management  socialbusiness  hierarchy  mesh  meshnetworks  autonomy  redundancy  motivation  flexibility  tcsnmy  administration  leadership  organization  organizations  passion  creativity  nodes  networks  networkedlearning  networkculture  decisionmaking  connectivism  connections  efficiency  chains  empowerment  democracy  business  dachisgroup  podular  2011 
may 2011 by robertogreco
Critical pedagogy - Wikipedia
"Critical pedagogy is a philosophy of education described by Henry Giroux as an "educational movement, guided by passion and principle, to help students develop consciousness of freedom, recognize authoritarian tendencies, and connect knowledge to power and the ability to take constructive action."[1]

Based in Marxist theory, critical pedagogy draws on radical democracy, anarchism, feminism, and other movements that strive for what they describe as social justice. Critical pedagogue Ira Shor defines critical pedagogy as:

"Habits of thought, reading, writing, and speaking which go beneath surface meaning, first impressions, dominant myths, official pronouncements, traditional clichés, received wisdom, and mere opinions, to understand the deep meaning, root causes, social context, ideology, and personal consequences of any action, event, object, process, organization, experience, text, subject matter, policy, mass media, or discourse." (Empowering Education, 129)"
criticalpedagogy  education  pedagogy  criticaleducation  democracy  philosophy  henrygiroux  authoritarianism  authority  freedom  knowledge  teaching  learning  schools  power  control  lcproject  unschooling  deschooling  activism  marxism  anarchism  anarchy  feminism  socialjustice  justice  iraschor  habitsofmind  habitsofthought  reading  writing  literacy  depth  tcsnmy  wisdom  personalconsequences  socialcontext  empowerment  process  experience  depthoverbreadth  politics  paulofreire  michaelapple  howardzinn  jonathankozol  johnholt  johntaylorgatto  matthern  foucault  michelfoucault 
april 2011 by robertogreco
LRB · Perry Anderson · Lula’s Brazil
"Contrary to a well-known English dictum, stoical if self-exonerating, all political lives do not end in failure. In postwar Europe, it is enough to think of Adenauer or De Gasperi, or perhaps even more impressively, Franco. But it is true that, in democratic conditions, to be more popular at the close than at the outset of a prolonged period in office is rare. Rarer still – indeed, virtually unheard of – is for such popularity to reflect, not appeasement or moderation, but a radicalisation in government. Today, there is only one ruler in the world who can claim this achievement, the former worker who in January stepped down as president of Brazil, enjoying the approval of 80 per cent of its citizens. By any criterion, Luiz Inácio da Silva is the most successful politician of his time."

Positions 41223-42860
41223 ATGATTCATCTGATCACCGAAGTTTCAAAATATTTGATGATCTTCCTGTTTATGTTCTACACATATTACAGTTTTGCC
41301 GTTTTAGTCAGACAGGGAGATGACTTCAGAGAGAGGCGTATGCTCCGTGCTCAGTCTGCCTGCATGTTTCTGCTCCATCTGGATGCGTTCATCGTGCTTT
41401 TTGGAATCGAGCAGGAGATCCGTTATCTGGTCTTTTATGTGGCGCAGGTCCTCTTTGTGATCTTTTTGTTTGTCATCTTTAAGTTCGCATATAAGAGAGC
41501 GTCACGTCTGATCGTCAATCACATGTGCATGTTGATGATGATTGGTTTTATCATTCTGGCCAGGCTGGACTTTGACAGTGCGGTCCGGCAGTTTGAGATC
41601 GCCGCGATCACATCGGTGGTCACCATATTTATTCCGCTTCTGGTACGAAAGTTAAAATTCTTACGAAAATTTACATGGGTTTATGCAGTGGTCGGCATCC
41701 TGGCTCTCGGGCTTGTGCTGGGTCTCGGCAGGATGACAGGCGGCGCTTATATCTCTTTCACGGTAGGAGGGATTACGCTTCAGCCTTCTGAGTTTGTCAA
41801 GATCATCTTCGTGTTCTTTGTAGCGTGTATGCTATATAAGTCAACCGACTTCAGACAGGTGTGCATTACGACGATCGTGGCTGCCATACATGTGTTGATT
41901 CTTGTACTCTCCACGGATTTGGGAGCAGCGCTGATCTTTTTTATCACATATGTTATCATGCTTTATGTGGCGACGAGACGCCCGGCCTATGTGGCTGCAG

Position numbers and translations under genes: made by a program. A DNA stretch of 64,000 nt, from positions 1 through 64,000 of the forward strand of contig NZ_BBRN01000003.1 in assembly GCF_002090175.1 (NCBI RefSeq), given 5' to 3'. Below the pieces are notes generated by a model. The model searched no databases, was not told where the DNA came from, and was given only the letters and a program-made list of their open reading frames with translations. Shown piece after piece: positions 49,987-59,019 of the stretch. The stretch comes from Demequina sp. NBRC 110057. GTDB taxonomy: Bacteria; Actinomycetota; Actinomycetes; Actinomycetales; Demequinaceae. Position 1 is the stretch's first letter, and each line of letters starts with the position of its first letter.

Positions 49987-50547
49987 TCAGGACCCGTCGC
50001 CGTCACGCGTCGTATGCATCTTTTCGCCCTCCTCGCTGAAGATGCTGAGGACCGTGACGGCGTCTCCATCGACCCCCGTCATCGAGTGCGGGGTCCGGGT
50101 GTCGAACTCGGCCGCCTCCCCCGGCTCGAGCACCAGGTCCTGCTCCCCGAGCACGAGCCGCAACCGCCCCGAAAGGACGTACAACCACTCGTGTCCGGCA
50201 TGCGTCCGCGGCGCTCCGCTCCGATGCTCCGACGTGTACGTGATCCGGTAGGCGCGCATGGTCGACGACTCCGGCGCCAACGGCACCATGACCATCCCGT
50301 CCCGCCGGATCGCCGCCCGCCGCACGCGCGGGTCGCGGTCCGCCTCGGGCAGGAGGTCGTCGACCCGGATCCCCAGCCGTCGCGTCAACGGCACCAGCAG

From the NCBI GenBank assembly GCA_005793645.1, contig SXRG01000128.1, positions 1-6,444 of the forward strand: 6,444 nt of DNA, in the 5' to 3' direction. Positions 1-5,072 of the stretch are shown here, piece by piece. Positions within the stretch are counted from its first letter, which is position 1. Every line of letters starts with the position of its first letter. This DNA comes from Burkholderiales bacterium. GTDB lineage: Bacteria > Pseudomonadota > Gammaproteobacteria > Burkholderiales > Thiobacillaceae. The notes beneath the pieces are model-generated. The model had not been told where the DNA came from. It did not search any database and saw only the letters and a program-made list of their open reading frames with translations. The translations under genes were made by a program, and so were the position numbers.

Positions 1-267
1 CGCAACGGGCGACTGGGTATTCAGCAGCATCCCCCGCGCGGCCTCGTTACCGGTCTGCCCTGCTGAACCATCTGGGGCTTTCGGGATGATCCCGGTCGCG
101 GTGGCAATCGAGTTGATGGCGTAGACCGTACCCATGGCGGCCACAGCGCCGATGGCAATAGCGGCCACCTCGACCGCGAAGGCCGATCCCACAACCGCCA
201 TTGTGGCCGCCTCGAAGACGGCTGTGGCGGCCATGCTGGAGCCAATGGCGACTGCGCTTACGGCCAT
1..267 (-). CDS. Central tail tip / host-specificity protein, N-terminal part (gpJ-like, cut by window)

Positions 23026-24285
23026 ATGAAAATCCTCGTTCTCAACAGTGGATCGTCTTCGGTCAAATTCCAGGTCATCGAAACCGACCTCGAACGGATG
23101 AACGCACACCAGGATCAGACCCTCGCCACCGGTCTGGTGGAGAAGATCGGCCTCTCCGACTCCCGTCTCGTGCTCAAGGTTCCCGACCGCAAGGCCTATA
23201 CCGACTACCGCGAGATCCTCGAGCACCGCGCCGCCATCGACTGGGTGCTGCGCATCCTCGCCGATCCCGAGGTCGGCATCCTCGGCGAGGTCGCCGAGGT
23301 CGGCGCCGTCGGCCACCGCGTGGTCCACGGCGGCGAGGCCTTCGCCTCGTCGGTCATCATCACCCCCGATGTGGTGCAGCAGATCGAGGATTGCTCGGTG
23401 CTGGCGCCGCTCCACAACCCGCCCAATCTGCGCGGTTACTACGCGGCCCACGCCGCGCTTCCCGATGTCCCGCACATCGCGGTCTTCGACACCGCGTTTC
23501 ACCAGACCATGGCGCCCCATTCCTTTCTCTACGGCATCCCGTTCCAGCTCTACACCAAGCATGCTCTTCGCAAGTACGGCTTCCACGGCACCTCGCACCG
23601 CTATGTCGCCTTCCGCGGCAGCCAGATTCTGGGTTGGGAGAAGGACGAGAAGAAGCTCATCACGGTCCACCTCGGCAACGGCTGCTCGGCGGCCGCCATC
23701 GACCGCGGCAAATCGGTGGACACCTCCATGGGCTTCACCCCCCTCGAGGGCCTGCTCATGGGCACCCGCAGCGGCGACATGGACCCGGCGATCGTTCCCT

brasil  politics  brazil  lula  democracy  policy  slavery  history  class  society  inequality  approval  latinamerica  hierarchy  poor  wealth  socialempowerment  empowerment  2011  disorder  government  personality  luladasilva 
march 2011 by robertogreco
SLA, 3i, Finding Common Ground and Looking Backward to Go Forward. - Practical Theory
"In reading those documents, you can see the valiant struggle to create something meaningful and powerful and democratic for students in the school. Kids and teachers made decisions together... classes were purely democratically chosen... students powerfully owned their learning. But I also read some of the same problems that we've seen in varying degrees at SLA. Student motivation to make those decisions or find learning on their own waxed and waned.... figuring out what to do when given ownership and freedom was hard... and maintaining the spirit of the revolution, so to speak, could be exhausting."
education  pedagogy  inspiration  irasocol  inquiry  chrislehmann  alanshapiro  neilpostman  tcsnmy  lcproject  schools  schooldesign  schooling  unschooling  deschooling  democracy  democratic  teaching  learning  teachingasasubversiveactivity  3iprogram  newrochellehighschool  1970s  1980s  policy  cv  fatigue  burnout  criticalthinking  meaning  meaningfulness  empowerment  identity  slowlearning  charlesweingartner  flexibility  respect  curriculum  2011  revolution